Diary of a Tokyo Teen

Diary of a Tokyo Teen
Age Range
Release Date
September 06, 2016
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A book for comic lovers and Japanophiles of all ages, Diary of a Tokyo Teen presents a unique look at modern-day Japan through a young woman's eyes. Born in Tokyo to a Japanese mother and an American father in 1997, Christine Mari Inzer spent her early years in Japan and relocated to the United States in 2003. The summer before she turned sixteen, she returned to Tokyo, making a solo journey to get reacquainted with her birthplace. Through illustrations, photos, and musings, Inzer documented her journey. In Diary of a Tokyo Teen, Inzer explores the cutting-edge fashions of Tokyo's trendy Harajuku district, eats the best sushi of her life at the renowned Tsukiji fish market, and hunts down geisha in the ancient city of Kyoto. As she shares the trials and pleasures of travel from one end of a trip to the other, Inzer introduces the host of interesting characters she meets and offers a unique—and often hilarious—look at a fascinating country and an engaging tale of one girl rediscovering her roots.

Editor review

1 review
Diary of A Tokyo Teen
(Updated: February 17, 2017)
Overall rating
Writing Style
Illustrations/Photos (if applicable)
What worked: This is a must-read for anyone fascinated with Japanese culture. Engaging, fun graphic novel version of a teen's travel guide through a summer in Japan. I really loved the photos and illustrations of some of the things the author encounters while in Japan. Some of my favorites include: Inzer comparing seeing the Japanese towns through her teen eyes and as a ten-year-old. Also the mentions of favorite food: ramen noodles, 'tonkatsu'-breaded port cutlet with rice, Mos burger(where you eat the burger in the wrapper), and the Kaiten sushi-a sushi place where plates of sushi are put on a rotating conveyor belt and you get to chose.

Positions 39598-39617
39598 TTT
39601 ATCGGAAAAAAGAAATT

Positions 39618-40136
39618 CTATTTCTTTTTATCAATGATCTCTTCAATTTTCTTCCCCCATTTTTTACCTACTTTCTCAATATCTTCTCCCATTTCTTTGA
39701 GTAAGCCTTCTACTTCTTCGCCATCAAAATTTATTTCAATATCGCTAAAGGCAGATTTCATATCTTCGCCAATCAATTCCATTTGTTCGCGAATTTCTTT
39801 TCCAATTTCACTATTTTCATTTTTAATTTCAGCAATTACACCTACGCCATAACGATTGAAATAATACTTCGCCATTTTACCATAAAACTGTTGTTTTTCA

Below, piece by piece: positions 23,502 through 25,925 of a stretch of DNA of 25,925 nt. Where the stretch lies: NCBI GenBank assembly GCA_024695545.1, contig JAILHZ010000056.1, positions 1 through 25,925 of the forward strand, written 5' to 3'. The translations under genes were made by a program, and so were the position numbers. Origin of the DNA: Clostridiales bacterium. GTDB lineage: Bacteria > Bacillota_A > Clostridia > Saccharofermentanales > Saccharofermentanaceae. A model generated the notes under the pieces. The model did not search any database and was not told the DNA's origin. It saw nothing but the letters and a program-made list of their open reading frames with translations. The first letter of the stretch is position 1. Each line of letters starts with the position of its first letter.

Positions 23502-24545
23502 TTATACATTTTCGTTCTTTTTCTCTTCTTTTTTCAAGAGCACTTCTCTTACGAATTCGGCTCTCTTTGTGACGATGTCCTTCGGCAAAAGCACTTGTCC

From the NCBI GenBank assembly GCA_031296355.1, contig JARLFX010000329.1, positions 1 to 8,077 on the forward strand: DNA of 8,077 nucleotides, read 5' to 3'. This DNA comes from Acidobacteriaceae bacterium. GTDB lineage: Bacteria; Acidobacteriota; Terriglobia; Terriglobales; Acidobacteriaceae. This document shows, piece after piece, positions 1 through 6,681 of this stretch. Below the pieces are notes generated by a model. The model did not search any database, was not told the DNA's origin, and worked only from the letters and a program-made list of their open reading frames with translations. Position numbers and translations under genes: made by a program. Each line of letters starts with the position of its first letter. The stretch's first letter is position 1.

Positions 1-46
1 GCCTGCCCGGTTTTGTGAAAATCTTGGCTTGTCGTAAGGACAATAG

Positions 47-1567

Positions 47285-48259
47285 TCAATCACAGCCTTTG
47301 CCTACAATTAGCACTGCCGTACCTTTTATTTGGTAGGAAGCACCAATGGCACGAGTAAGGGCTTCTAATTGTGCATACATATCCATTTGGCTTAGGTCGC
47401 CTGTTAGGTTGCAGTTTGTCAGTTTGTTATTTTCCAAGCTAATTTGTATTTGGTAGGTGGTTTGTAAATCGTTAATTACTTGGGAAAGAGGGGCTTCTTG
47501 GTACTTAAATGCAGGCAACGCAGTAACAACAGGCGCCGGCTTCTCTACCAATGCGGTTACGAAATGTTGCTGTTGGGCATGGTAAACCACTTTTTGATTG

Mostly though I think this is a glimpse into a teen's revisiting the land of her birth. Inzer does a great job showing how different and same teens are in Japan and the US. There's also humor woven throughout. For example, when she asks her dad 'why' one of the hotel rooms charge by the hour. Her illustration on when she 'gets' it, is hilarious.

A must have for one who loves comic books and is fascinated with Japanese culture. This is an engaging, sweet journey of a teen revisiting the land of her youth.
Good Points
1. Fun, engaging trip through Japan shown through eyes of teen
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